Pablo Ferro, famed for his iconic title design work on movies such as A Clockwork Orange and Bullitt, has died at the age of 83.
The Cuban-American award-winning designer died of complications from pneumonia on Friday (15Nov18) in Sedona, Arizona, his family confirmed, according to editors at The Hollywood Reporter.
Ferro, a self-taught artist whose signature style incorporated montage-like title sequences, creative stylistic typefaces, and quick-cut editing, worked on over 100 films including Stanley Kubrick classics A Clockwork Orange and Dr. Strangelove, Steve McQueen’s Bullitt, Men In Black, and The Thomas Crown Affair (1968), and served as a supervising editor on the music video for Michael Jackson’s 1983 hit Beat It.
Ferro, who was raised on his grandfather’s farm in Cuba, moved to New York City with his family when he was 12. He began his career in design in the mid-’50s, working with Disney animator Vladimir ‘Bill’ Tytla, who became his mentor.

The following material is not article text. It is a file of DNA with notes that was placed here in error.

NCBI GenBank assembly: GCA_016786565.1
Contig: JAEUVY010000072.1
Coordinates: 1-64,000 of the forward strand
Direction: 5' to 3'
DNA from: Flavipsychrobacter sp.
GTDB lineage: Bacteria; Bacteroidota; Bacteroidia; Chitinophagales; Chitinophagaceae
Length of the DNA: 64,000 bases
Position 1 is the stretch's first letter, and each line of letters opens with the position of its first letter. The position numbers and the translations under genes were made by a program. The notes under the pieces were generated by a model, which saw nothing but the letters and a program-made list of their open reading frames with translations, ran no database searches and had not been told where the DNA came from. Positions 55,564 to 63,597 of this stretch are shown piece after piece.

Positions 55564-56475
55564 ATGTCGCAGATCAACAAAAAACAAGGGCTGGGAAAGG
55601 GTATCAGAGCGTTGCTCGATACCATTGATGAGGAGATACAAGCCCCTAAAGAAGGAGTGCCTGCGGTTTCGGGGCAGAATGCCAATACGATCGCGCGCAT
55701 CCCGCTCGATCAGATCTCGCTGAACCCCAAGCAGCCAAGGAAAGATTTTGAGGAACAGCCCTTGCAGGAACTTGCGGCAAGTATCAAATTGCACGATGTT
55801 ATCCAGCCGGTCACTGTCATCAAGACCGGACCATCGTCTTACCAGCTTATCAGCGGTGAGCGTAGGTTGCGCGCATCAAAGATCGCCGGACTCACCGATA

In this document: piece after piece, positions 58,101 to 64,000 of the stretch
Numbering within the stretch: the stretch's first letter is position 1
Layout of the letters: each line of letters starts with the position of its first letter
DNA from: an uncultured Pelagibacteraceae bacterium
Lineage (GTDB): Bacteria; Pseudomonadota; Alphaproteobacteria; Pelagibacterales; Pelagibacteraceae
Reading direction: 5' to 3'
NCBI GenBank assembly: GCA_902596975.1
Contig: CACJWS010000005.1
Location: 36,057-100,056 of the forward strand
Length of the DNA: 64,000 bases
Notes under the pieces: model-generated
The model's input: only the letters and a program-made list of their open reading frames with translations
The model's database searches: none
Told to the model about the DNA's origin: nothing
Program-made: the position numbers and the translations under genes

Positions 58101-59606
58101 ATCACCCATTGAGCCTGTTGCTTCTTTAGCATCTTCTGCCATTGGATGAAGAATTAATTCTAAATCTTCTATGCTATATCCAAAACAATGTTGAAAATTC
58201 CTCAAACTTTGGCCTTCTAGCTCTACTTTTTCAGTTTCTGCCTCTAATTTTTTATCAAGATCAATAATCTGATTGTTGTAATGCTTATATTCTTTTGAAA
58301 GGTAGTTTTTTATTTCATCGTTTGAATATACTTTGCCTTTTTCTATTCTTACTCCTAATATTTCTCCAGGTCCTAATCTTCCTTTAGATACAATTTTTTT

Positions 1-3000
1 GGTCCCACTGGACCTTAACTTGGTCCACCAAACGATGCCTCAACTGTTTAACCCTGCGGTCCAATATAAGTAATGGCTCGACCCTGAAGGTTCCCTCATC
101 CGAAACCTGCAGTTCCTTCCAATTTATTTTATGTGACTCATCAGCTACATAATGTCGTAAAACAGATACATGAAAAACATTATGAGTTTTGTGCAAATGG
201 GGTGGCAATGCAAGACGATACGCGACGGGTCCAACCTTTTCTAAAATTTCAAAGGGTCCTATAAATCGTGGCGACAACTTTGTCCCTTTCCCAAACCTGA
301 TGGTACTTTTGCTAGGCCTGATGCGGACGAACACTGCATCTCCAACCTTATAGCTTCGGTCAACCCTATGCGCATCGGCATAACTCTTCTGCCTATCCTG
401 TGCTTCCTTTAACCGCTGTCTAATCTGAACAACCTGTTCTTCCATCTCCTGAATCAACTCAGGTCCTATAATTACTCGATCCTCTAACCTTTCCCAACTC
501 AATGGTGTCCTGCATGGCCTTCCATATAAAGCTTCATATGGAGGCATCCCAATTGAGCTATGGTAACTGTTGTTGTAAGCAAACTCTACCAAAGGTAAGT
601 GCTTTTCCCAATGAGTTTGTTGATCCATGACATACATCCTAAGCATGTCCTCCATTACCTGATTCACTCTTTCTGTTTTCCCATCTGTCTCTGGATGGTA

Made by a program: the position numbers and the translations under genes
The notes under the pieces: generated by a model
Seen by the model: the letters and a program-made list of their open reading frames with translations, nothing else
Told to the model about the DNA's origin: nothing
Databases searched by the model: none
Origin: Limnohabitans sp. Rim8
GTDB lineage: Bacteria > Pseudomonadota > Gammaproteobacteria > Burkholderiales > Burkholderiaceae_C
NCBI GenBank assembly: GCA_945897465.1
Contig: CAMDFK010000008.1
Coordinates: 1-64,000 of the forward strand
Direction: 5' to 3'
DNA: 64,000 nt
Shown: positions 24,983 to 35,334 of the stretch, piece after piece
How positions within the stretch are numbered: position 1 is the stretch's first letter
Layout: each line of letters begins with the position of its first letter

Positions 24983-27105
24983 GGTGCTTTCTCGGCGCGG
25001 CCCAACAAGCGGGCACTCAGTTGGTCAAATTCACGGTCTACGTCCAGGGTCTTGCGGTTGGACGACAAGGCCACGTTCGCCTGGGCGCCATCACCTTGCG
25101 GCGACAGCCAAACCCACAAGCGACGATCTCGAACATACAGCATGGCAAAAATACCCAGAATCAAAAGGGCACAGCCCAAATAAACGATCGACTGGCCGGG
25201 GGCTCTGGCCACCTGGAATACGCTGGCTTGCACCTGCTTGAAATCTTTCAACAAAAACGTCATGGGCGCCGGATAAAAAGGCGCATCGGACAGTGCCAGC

He was also a contemporary of late Marvel founder Stan Lee, working with him early in his career on a series of sci-fi and adventure comics.
In the ’60s he and fellow artists Fred Mogubgub and Lew Schwartz launched their own company, creating visuals for advertising campaigns, before he got the call from Kubrick which kick-started his career in Hollywood.
Ferro’s work in title design has appeared in a dozen Academy Award-winning movies including Philadelphia and Good Will Hunting, and has also won him numerous Clio awards for creative excellence in advertising, design and communication, and a DGA Excellence in Film Award.
He later went on to create Pablo Ferro Films, served as a creative consultant on Hal Ashby’s 1983 Rolling Stones concert film Let’s Spend the Night Together and directed his own 1992 feature Me Myself and I, starring George Segal and JoBeth Williams.
The designer is survived by his former wife, Susan, as well as his children Joy Ferro-Moore and Allen Ferro.
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